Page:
Blogs, WCGSports

WCGSports: Roger Federer, the greatest men’s tennis player

Future tennis hall-of-famer Roger Federer is arguably the greatest men’s tennis player of all time with 17 major titles before going into this year’s Australian Open.

What he did on Sunday was something no other man could have done. Federer won an epic five-set match to win the Australian Open after taking a leave of absence. Many wondered whether he could even get back to top form again. Let me rewind a little bit.

When Federer turned 30 in 2011, he started to slow down a little bit. After winning the 2012 Wimbledon title, Federer would struggle just a little for the next four years, as he came up short a couple times in grand slam major tournaments, being a finalist or semifinalist.

With Novak Djokovic and Andy Murray dominating the tennis scene in 2016, it appeared Federer’s time was running out. He was forced to miss the French Open, which was the first time in 16 years Federer would be absent from one of the four majors.

After a defeat at Wimbledon a few weeks later, Federer decided to take a break from the pro tour for the rest of the year as he dealt with a knee injury. That time off turned out to be the best thing that could have happened to Federer.

Remember when Peyton Manning missed a whole season for neck surgery? Everyone doubted whether he could still compete at an elite level.

The same went to Federer this year. He looked more comfortable from the baseline and never got in a big hole in any of his matches.

After a thrilling five-set victory over fellow rising Swiss star Stan Wawrinka, two things came to mind for most tennis fans. Would this momentum continue for Federer in the final against Rafael Nadal, who had dominated Federer in the past? Or would Federer finally run of gas and be unable to compete with his nemesis?

The final was a seesaw match of Federer getting a service break on Nadal in the first set, then Nadal was able to capitalize the next set. The consistency of Federer to extend long points and stay on the offensive side of the ball eventually wore on Nadal in the final set, as Federer won an epic battle: 6-4, 3-6, 6-1, 3-6 and 6-3.

At 35 years old, Federer became the second oldest man to win a major, after Ken Rosewall, who won the 1972 Australian Open at the age of 37, according to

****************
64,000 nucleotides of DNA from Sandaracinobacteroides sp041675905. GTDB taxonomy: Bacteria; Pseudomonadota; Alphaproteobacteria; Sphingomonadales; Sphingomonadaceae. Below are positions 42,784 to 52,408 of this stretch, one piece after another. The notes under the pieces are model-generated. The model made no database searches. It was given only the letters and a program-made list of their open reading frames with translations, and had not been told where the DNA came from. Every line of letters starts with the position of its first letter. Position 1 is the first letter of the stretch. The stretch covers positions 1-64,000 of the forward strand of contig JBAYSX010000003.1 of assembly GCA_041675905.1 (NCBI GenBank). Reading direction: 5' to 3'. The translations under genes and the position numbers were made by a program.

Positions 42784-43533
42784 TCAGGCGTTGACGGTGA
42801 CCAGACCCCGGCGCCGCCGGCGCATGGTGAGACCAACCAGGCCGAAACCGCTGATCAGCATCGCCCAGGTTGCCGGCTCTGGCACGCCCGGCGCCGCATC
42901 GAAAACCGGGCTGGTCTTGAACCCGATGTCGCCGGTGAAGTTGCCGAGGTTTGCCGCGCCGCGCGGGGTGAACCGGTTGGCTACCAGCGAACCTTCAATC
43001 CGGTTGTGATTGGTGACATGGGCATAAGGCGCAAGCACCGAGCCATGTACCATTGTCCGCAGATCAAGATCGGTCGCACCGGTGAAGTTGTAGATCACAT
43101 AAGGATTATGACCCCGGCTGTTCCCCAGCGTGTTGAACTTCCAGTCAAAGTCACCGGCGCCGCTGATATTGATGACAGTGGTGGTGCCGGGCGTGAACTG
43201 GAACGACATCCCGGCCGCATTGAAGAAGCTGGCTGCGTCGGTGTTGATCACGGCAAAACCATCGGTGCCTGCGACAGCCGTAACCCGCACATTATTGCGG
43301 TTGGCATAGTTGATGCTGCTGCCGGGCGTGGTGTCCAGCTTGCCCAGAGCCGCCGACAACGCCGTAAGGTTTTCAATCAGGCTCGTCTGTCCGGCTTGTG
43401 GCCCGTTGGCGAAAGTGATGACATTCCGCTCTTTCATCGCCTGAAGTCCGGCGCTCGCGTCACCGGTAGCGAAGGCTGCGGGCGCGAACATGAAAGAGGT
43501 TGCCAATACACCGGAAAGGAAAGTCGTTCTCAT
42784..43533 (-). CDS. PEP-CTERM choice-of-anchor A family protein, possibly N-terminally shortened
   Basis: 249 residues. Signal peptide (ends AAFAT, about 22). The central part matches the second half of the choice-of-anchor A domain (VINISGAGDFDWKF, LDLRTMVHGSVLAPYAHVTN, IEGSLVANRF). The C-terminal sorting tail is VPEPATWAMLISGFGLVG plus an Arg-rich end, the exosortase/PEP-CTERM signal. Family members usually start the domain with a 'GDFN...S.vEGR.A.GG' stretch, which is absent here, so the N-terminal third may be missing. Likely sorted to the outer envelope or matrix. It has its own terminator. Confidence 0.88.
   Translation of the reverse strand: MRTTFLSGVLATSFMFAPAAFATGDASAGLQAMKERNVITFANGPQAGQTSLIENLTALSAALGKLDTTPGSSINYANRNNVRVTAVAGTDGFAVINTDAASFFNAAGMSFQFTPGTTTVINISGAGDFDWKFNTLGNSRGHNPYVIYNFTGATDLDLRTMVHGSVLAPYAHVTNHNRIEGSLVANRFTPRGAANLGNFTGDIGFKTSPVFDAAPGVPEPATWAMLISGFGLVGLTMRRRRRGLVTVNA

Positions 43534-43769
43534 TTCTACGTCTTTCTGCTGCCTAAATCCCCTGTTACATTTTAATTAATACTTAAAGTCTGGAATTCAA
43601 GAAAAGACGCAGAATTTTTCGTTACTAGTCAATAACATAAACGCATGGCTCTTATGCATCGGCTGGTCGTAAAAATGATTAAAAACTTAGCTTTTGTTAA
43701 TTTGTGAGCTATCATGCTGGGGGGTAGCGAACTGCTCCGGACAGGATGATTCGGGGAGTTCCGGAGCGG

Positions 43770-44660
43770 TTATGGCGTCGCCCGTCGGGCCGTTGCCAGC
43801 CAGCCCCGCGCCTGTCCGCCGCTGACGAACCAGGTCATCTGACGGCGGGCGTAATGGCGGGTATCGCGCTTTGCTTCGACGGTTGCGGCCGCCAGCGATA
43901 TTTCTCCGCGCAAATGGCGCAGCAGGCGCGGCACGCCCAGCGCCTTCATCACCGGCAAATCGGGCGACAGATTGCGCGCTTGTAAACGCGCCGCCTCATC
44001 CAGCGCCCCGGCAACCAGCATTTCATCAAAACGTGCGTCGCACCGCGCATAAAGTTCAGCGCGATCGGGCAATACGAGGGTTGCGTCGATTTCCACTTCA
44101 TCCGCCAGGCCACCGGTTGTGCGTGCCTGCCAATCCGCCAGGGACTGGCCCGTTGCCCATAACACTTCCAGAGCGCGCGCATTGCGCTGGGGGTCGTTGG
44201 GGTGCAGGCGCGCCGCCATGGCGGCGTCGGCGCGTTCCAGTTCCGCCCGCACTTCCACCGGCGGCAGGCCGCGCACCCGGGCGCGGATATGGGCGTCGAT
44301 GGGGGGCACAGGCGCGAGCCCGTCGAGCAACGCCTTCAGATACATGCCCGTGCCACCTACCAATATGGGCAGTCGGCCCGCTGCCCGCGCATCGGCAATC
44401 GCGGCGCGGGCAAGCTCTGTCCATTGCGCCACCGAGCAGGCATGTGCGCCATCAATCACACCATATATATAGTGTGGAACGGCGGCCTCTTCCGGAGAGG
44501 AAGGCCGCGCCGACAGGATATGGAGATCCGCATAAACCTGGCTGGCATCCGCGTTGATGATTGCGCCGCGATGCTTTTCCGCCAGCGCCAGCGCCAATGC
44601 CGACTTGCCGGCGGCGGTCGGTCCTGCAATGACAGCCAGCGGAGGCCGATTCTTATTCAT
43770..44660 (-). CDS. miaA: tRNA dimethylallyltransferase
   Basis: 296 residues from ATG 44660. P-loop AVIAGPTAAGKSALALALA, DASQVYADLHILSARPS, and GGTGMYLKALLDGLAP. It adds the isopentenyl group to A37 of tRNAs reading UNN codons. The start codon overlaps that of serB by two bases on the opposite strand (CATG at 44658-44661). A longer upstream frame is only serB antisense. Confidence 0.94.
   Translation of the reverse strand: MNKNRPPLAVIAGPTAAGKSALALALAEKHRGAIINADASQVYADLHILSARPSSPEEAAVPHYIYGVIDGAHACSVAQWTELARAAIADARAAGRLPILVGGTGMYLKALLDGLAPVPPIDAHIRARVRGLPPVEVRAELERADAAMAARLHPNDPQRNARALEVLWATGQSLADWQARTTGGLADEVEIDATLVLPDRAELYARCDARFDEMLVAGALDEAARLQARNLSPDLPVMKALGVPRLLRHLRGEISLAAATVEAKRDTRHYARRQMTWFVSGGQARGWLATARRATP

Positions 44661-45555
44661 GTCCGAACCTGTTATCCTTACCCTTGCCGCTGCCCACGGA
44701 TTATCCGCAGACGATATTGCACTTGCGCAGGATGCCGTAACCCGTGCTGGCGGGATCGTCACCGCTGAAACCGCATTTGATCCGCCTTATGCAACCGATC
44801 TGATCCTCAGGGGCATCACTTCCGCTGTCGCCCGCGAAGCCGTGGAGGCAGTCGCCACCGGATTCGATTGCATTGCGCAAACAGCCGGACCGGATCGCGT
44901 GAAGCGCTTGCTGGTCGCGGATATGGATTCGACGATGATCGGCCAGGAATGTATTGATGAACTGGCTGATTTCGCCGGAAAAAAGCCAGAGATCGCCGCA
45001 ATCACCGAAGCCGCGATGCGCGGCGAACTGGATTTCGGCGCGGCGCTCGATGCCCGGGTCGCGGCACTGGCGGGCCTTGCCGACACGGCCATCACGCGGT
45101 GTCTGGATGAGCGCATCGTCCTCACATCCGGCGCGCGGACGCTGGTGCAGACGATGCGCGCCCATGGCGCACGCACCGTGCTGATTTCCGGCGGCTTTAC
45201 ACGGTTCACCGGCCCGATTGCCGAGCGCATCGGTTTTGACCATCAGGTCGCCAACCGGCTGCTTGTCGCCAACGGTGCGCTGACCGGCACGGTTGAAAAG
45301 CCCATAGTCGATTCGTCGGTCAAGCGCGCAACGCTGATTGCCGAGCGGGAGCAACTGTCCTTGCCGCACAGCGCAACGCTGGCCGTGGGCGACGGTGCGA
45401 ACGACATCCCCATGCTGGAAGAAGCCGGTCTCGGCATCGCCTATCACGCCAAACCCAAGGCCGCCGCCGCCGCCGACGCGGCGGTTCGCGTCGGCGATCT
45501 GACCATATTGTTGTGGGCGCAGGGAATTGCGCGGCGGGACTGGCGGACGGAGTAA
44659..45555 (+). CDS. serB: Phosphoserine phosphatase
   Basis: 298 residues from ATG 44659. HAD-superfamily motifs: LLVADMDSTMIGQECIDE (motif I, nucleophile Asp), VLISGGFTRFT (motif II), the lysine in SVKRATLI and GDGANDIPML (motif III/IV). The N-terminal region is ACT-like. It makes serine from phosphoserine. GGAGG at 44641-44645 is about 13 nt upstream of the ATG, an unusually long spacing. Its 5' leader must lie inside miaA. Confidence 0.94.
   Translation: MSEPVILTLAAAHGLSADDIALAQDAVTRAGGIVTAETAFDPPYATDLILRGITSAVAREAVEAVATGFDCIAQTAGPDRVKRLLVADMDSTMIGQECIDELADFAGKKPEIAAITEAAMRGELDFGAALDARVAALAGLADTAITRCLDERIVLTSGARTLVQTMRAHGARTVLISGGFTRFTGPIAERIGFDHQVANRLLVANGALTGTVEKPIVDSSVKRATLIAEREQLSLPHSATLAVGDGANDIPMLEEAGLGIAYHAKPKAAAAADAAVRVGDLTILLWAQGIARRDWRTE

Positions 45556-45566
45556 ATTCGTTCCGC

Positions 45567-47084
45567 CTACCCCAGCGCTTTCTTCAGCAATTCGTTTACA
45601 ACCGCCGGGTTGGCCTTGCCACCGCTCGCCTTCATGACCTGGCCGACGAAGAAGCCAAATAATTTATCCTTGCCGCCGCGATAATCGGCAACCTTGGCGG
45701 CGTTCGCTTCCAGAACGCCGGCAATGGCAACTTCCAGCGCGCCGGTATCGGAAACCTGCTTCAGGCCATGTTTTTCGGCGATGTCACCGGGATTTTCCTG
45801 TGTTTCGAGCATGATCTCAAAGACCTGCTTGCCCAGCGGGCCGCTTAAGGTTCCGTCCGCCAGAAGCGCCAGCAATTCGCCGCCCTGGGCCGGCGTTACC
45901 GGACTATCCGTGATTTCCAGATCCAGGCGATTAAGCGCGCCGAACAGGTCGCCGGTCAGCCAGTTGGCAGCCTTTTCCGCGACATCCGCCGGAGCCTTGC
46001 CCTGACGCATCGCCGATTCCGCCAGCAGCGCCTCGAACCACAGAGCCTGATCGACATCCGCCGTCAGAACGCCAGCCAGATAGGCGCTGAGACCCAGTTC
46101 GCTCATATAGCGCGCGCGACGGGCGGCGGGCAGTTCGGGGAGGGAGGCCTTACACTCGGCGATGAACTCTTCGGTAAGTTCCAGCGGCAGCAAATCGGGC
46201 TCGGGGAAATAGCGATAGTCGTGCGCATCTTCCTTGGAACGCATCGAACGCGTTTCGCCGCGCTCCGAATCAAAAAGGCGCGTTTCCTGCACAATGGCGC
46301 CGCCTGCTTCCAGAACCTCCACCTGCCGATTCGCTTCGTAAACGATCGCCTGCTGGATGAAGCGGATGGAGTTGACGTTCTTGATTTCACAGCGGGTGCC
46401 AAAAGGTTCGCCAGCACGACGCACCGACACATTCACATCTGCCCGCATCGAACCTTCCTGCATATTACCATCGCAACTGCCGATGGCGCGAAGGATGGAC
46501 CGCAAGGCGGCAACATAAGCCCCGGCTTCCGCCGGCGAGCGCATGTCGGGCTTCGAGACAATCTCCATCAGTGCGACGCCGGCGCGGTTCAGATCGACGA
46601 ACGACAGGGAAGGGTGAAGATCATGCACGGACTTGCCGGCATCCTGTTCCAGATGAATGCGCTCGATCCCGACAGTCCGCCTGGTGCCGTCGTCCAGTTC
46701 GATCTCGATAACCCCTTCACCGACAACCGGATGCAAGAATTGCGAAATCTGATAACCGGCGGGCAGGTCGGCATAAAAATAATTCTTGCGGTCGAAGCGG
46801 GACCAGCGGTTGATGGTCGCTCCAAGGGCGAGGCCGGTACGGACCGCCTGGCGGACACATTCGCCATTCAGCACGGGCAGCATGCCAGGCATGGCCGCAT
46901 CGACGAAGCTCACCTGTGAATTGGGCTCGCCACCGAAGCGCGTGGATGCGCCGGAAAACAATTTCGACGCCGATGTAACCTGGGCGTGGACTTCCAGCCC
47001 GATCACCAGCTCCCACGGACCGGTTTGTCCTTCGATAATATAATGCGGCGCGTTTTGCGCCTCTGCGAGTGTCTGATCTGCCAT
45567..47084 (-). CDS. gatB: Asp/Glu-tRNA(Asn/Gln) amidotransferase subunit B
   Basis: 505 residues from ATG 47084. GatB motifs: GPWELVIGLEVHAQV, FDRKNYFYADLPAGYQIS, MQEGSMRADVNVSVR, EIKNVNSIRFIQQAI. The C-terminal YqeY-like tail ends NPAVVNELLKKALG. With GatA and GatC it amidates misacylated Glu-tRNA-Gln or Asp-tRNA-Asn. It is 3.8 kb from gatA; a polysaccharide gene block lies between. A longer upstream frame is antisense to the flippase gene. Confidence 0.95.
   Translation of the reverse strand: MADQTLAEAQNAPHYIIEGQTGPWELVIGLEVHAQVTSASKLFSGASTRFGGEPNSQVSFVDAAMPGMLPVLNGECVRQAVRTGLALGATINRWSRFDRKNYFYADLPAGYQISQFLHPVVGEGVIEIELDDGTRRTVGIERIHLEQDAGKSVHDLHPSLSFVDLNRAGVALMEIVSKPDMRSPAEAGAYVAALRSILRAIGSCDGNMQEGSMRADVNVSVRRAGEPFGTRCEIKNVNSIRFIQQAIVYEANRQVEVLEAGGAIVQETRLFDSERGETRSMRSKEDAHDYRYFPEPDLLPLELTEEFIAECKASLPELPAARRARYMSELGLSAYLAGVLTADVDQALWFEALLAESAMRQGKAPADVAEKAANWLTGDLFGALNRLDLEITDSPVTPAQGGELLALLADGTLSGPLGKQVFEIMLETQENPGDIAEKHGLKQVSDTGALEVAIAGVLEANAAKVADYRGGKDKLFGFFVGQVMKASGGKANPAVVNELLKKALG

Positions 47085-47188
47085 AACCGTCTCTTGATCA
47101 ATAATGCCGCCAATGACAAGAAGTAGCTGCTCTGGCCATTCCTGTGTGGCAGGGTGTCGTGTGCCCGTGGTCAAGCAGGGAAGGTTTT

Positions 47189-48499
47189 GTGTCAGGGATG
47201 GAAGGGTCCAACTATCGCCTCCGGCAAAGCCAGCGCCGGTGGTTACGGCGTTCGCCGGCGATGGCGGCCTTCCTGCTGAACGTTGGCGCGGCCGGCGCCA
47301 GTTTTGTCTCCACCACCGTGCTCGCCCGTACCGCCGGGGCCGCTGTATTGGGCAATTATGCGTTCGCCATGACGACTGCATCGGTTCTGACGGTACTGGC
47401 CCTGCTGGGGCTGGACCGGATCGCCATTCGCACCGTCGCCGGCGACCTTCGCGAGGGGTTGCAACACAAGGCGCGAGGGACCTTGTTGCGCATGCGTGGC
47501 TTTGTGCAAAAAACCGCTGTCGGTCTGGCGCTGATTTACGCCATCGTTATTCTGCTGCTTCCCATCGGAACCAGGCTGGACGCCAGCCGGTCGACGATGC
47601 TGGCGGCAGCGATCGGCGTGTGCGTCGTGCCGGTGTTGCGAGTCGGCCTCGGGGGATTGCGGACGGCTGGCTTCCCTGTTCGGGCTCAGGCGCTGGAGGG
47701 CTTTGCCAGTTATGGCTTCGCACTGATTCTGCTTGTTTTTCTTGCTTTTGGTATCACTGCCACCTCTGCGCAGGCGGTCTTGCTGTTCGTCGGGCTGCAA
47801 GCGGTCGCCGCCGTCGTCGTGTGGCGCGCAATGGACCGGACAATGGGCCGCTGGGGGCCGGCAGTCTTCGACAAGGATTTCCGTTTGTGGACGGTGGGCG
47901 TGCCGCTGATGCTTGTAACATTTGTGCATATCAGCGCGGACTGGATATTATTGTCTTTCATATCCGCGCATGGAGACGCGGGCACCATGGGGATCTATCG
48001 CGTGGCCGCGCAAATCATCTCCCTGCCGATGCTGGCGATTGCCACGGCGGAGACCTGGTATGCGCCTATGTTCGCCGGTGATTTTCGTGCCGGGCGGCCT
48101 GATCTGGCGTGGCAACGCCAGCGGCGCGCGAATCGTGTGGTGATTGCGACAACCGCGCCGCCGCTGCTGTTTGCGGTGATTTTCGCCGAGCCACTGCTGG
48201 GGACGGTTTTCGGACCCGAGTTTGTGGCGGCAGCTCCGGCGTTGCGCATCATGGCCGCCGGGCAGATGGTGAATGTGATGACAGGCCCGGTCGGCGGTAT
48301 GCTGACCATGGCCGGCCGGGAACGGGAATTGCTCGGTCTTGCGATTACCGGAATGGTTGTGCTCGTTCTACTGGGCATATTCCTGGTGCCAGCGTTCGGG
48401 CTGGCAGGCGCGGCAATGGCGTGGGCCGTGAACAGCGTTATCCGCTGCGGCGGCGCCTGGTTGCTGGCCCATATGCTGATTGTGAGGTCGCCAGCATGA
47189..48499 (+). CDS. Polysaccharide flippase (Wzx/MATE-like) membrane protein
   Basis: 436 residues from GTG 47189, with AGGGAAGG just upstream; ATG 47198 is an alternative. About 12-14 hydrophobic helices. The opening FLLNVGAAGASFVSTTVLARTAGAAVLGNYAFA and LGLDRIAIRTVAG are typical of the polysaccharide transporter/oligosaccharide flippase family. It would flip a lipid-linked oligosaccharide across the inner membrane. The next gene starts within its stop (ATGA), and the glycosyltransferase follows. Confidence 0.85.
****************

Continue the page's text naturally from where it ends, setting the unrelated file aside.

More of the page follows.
Federer took a six-month rest and played as if he was 10 years younger again. We can expect to see Federer around for another three or four years, and he may possibly play until he is 40.

More importantly, his 18th grand slam title shows that he may still have unfinished business.

February 4, 2017


Wyatt Geller

Around the Web
  • Miami Herald
  • UM News
  • Error

University of Miami linebacker Jamie Gordinier has had another unfortunate setback, effectively side ...

The calmest coach on the planet got mad Friday after football practice. University of Miami coach Ma ...

Lester Williams wasn’t on the field playing for the Miami Hurricanes when they won their first natio ...

An extremely frustrated University of Miami football coach Mark Richt began his media availability b ...

UM chatter: • One lesson learned in recent years, as one UM official put it: Don’t get your hopes up ...

UM’s new chief academic officer holds some 40 patents, and in 2017 was inducted into the National Ac ...

University of Miami students and researchers are blogging during a month-long expedition in the Gulf ...

María de Lourdes Dieck-Assad, a world-renowned economist and former ambassador, fills a new role for ...

Through the U Dreamers Grant, DACA students find essential support as they pursue their college degr ...

UM students talk about their internships up north in a city that never sleeps. ...

RSS Error: A feed could not be found at A feed with an invalid mime type may fall victim to this error, or SimplePie was unable to auto-discover it.. Use force_feed() if you are certain this URL is a real feed.

TMH Twitter Feed
About TMH

The Miami Hurricane is the student newspaper of the University of Miami in Coral Gables, Fla. The newspaper is edited and produced by undergraduate students at UM and is published weekly on Thursdays during the regular academic year.